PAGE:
There's no doubt that money can be made by owning shares of unprofitable businesses. For example, although software-as-a-service business Salesforce.com lost money for years while it grew recurring revenue, if you held shares since 2005, you'd have done very well indeed. But the harsh reality is that very many loss making companies burn through all their cash and go bankrupt.
So should Tetra Bio-Pharma (CVE:TBP) shareholders be worried about its cash burn? In this report, we will consider the company's annual negative free cash flow, henceforth referring to it as the 'cash burn'. Let's start with an examination of the business's cash, relative to its cash burn.
How Long Is Tetra Bio-Pharma's Cash Runway?
You can calculate a company's cash runway by dividing the amount of cash it has by the rate at which it is spending that cash. In August 2019, Tetra Bio-Pharma had CA$5.6m in cash, and was debt-free. Looking at the last year, the company burnt through CA$15m. That means it had a cash runway of around 4 months as of August 2019. That's a very short cash runway which indicates an imminent need to douse the cash burn or find more funding. You can see how its cash balance has changed over time in the image below.
How Is Tetra Bio-Pharma's Cash Burn Changing Over Time?
Whilst it's great to see that Tetra Bio-Pharma has already begun generating revenue from operations, last year it only produced CA$112k, so we don't think it is generating significant revenue, at this point. Therefore, for the purposes of this analysis we'll focus on how the cash burn is tracking. In fact, it ramped its spending strongly over the last year, increasing cash burn by 108%. That sort of spending growth rate can't continue for very long before it causes balance sheet weakness, generally speaking. Admittedly, we're a bit cautious of Tetra Bio-Pharma due to its lack of significant operating revenues. So we'd generally prefer stocks from this list of stocks that have analysts forecasting growth.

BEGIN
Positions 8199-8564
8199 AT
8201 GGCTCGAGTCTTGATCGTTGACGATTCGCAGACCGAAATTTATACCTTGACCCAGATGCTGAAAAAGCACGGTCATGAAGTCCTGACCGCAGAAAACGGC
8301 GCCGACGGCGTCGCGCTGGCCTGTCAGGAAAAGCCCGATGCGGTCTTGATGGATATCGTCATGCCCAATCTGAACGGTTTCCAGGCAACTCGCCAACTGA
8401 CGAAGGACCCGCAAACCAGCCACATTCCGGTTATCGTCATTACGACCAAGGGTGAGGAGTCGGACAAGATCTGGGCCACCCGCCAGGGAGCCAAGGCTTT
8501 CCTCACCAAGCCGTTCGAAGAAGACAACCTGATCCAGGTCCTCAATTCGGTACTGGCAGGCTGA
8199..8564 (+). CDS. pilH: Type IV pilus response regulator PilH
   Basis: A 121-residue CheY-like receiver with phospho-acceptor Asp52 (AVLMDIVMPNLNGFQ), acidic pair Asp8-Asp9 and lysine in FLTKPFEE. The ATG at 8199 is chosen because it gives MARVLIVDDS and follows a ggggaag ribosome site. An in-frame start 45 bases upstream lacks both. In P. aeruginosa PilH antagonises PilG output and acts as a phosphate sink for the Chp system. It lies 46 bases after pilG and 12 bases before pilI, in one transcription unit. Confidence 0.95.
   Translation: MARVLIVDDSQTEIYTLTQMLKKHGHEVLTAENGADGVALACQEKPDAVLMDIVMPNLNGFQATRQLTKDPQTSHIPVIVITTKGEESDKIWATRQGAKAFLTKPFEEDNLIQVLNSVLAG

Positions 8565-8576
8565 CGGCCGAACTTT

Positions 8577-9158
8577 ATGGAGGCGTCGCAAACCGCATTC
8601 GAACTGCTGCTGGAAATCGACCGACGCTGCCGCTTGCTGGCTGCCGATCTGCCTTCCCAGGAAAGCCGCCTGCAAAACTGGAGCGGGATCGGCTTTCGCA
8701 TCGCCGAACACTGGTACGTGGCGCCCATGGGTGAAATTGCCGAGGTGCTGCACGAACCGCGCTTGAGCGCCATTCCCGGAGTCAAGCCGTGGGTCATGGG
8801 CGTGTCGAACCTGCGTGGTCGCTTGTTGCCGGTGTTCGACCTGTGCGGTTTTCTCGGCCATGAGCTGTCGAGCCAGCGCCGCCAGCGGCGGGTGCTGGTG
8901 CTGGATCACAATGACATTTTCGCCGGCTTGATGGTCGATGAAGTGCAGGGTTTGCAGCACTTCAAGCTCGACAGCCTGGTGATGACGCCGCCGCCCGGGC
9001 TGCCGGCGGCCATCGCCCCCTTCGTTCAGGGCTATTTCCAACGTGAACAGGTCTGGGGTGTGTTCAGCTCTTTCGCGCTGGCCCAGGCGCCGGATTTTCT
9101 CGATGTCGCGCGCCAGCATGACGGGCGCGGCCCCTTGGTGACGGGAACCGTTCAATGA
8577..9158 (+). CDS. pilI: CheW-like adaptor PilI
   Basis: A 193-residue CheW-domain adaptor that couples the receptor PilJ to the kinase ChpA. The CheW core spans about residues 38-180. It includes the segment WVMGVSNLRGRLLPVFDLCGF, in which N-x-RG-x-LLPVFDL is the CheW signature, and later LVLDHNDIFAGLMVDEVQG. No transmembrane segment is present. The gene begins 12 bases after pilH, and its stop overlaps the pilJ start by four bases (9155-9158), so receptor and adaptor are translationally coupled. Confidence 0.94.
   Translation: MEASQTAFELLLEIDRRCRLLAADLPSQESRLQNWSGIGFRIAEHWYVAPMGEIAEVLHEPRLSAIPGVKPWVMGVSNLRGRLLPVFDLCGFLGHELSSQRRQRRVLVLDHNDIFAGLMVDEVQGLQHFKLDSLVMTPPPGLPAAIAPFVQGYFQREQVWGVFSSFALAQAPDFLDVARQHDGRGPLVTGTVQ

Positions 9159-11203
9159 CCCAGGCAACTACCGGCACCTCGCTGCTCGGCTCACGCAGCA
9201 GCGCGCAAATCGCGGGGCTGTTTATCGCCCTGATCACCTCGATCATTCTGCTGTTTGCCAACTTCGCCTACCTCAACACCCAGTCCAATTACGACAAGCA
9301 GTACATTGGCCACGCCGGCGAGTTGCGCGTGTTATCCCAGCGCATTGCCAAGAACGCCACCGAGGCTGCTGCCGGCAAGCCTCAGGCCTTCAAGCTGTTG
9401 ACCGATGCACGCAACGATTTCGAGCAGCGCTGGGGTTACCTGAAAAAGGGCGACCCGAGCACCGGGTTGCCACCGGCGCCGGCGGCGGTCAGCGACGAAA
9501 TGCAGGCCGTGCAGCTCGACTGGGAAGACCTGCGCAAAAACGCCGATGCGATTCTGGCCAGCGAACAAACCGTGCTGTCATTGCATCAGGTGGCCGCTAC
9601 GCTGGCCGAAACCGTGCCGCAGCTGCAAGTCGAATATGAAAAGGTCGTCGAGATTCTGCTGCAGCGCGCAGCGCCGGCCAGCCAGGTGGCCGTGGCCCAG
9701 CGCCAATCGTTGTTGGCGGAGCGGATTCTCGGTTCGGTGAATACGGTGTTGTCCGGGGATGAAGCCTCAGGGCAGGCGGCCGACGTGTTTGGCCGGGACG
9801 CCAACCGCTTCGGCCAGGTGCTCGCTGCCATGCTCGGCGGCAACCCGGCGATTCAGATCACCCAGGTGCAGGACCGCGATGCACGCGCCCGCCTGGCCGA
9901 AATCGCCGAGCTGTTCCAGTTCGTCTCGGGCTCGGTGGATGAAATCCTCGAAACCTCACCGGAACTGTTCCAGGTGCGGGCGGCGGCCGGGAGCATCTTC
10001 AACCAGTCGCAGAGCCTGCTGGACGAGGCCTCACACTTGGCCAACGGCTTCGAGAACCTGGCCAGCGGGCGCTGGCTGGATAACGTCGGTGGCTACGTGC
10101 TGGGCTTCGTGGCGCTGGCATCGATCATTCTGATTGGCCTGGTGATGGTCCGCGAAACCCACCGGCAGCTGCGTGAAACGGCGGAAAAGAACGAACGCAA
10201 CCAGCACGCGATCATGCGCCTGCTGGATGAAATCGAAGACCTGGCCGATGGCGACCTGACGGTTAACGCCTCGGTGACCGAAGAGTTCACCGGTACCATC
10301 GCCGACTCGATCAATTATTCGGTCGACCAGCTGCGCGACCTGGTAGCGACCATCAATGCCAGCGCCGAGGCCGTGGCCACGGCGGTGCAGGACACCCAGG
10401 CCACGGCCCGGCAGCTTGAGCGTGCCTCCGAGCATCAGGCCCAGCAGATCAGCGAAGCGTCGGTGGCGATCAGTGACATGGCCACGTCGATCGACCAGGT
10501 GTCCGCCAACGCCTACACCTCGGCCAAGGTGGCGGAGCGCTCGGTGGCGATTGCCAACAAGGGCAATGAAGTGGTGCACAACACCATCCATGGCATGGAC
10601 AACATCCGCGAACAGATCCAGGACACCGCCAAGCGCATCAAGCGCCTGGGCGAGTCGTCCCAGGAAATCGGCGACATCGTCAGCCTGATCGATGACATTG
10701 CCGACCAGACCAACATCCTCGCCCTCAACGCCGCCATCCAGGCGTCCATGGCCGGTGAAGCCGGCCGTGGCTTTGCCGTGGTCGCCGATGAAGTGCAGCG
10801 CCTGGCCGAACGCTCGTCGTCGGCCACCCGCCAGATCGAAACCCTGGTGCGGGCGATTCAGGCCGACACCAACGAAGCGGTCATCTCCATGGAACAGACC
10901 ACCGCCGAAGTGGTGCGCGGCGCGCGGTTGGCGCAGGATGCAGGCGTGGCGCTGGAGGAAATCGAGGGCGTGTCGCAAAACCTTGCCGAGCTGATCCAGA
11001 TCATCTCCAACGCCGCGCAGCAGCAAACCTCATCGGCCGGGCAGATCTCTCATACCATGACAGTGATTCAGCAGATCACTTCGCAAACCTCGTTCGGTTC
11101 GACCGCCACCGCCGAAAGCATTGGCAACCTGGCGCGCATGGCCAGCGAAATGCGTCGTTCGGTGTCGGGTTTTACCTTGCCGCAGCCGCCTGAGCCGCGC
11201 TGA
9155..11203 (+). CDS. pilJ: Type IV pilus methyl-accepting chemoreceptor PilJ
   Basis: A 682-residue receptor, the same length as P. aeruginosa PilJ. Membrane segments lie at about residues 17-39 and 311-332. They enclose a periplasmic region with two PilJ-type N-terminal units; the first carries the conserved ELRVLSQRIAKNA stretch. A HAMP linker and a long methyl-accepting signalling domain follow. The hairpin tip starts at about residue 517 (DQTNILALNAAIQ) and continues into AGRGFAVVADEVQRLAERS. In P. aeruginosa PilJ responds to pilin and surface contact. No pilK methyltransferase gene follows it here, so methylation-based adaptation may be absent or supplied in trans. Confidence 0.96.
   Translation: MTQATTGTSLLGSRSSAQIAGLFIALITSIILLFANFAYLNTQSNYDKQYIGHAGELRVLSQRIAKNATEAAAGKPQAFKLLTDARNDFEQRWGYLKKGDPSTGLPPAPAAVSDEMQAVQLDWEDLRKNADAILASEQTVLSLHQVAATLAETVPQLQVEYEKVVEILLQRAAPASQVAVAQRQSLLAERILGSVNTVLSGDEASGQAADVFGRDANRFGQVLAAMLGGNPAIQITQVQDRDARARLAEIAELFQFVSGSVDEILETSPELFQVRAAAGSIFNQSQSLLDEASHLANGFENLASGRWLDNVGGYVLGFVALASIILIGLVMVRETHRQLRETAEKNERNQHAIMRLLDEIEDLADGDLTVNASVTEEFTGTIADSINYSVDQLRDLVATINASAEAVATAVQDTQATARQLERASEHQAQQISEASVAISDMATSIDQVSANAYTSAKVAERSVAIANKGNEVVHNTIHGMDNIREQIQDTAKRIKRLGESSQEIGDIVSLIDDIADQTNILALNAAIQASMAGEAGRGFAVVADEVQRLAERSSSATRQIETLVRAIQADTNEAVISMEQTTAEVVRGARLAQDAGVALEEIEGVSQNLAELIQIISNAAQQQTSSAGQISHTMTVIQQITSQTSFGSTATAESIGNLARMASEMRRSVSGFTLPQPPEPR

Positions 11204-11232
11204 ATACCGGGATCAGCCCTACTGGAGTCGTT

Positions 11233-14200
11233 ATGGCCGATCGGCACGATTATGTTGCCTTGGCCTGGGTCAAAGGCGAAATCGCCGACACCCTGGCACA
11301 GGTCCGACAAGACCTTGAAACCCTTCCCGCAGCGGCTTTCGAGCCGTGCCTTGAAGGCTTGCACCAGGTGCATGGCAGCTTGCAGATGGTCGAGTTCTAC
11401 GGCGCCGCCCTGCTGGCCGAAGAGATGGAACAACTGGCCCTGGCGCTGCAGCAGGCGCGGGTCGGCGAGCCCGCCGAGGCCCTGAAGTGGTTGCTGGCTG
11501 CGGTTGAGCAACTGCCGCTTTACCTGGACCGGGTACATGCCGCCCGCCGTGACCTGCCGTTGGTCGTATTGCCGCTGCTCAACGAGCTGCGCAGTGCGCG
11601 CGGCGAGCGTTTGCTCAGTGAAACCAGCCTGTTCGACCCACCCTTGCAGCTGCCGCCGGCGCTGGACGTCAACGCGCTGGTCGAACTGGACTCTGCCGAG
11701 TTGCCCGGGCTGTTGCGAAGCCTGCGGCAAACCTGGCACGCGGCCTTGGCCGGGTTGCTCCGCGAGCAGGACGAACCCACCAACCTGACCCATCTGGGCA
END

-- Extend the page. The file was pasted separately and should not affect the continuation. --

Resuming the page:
How Easily Can Tetra Bio-Pharma Raise Cash?
Given its cash burn trajectory, Tetra Bio-Pharma shareholders should already be thinking about how easy it might be for it to raise further cash in the future. Generally speaking, a listed business can raise new cash through issuing shares or taking on debt. One of the main advantages held by publicly listed companies is that they can sell shares to investors to raise cash to fund growth. We can compare a company's cash burn to its market capitalisation to get a sense for how many new shares a company would have to issue to fund one year's operations.
Tetra Bio-Pharma's cash burn of CA$15m is about 15% of its CA$103m market capitalisation. As a result, we'd venture that the company could raise more cash for growth without much trouble, albeit at the cost of some dilution.
So, Should We Worry About Tetra Bio-Pharma's Cash Burn?
On this analysis of Tetra Bio-Pharma's cash burn, we think its cash burn relative to its market cap was reassuring, while its cash runway has us a bit worried. After looking at that range of measures, we think shareholders should be extremely attentive to how the company is using its cash, as the cash burn makes us uncomfortable. Notably, our data indicates that Tetra Bio-Pharma insiders have been trading the shares. You can discover if they are buyers or sellers by clicking on this link.
Of course, you might find a fantastic investment by looking elsewhere. So take a peek at this free list of companies insiders are buying, and this list of stocks growth stocks (according to analyst forecasts)
If you spot an error that warrants correction, please contact the editor at email@example.com. This article by Simply Wall St is general in nature. It does not constitute a recommendation to buy or sell any stock, and does not take account of your objectives, or your financial situation. Simply Wall St has no position in the stocks mentioned.
We aim to bring you long-term focused research analysis driven by fundamental data. Note that our analysis may not factor in the latest price-sensitive company announcements or qualitative material. Thank you for reading.